If Obama and Salazar wanted to cripple the domestic oil and gas industry and the very-red Gulf Coast states that depend on offshore drilling, they couldn't find a better way to do it than to impose a six-month (at least) moratorium on all deepwater drilling, including the unprecedented step of shutting down operations on wells that were already underway.
But they couldn't just do it. They needed the cover of a "blue-ribbon panel", a seven-member committee from the National Academy of Engineering. Their report was issued May 27.
Trouble is, the panel reviewed a draft of Salazar's technical recommendations that said nothing about a six-month moratorium for ongoing drilling operations. The panel recognizes the damage that the moratorium will do, and they are pi**ed off to have been so manipulated.
I tried to tell these guys not to mess with engineers. Not on their home turf.
H/T Ed Morrissey, Hot Air
Salazar's May 27 report to President Barack Obama said a panel of seven experts "peer reviewed" his recommendations, which included a six-month moratorium on all ongoing drilling in waters deeper than 500 feet. That prohibition took effect a few days later, but the angry panel members and some others who contributed to the Salazar report said they had reviewed only an earlier version of the secretary's report that suggested a six-month moratorium only on new drilling, and then only in waters deeper than 1,000 feet.
"We broadly agree with the detailed recommendations in the report and compliment the Department of Interior for its efforts," a joint letter from the panelists to various politicians says. "However, we do not agree with the six month blanket moratorium on floating drilling. A moratorium was added after the final review and was never agreed to by the contributors."...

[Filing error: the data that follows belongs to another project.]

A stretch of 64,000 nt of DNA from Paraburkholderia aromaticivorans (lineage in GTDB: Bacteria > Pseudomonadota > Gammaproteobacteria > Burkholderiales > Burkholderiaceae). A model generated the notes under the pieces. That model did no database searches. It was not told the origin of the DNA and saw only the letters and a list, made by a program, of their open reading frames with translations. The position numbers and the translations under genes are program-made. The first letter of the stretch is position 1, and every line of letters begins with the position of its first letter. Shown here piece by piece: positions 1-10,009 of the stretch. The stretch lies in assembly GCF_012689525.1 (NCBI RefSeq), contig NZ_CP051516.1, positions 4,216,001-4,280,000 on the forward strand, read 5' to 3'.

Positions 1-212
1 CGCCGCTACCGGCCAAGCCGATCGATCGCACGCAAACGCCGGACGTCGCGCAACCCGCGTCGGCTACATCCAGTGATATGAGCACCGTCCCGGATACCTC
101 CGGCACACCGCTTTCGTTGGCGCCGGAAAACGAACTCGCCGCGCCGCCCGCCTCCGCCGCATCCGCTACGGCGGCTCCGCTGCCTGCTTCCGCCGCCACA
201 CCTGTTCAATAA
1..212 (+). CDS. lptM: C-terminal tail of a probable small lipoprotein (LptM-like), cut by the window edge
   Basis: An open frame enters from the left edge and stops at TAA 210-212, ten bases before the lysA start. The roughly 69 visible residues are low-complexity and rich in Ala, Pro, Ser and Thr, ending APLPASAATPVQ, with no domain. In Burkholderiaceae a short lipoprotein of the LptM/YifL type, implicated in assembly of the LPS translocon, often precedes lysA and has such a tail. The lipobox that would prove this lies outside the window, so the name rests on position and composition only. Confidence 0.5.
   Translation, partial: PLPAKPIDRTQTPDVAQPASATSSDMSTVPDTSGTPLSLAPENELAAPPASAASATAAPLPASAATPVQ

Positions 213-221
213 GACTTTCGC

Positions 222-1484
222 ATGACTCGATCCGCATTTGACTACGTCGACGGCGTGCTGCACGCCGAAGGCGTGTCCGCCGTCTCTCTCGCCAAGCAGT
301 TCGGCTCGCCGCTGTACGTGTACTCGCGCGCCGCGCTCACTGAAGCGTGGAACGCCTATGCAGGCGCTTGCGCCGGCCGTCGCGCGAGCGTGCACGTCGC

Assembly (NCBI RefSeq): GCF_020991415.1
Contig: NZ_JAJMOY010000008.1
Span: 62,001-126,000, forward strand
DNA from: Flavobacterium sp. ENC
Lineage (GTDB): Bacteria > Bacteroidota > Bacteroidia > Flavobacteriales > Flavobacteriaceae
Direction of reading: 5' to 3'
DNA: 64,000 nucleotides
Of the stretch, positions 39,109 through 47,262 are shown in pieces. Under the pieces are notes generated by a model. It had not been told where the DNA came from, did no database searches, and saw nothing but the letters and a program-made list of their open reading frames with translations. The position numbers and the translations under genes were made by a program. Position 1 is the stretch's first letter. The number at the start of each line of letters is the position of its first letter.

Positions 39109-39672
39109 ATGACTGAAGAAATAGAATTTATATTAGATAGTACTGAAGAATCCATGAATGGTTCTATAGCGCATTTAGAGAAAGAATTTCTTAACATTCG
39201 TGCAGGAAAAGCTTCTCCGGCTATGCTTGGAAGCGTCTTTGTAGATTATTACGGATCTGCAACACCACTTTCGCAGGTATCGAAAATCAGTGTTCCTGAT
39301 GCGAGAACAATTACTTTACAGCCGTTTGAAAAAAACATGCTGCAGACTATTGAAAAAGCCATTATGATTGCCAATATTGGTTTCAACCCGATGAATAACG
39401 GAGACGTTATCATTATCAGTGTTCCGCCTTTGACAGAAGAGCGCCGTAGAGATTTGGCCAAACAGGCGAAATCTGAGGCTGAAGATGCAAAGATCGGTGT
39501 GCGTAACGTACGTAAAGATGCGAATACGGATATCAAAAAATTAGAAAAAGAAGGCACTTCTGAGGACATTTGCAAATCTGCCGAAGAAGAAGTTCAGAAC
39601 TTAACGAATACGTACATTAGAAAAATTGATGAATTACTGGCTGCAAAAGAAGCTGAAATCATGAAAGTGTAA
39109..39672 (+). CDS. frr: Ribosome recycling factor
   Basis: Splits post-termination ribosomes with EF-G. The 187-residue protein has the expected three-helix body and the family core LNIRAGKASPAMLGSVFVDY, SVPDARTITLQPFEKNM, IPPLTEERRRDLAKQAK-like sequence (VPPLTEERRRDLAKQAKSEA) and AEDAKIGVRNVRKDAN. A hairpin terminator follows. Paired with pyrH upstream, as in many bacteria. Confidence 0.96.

"A blanket moratorium is not the answer. It will not measurably reduce risk further and it will have a lasting impact on the nation's economy which may be greater than that of the oil spill," the letter says. "We do not believe punishing the innocent is the right thing to do."
One of the panelists who signed the letter, University of California at Berkeley engineering professor Bob Bea, said in an e-mail message that a moratorium should be reserved for "unconventional, very hazardous operations" and shouldn't apply to the "majority of conventional offshore operations, (which) meet fundamental requirements for acceptable risks." [emphasis added]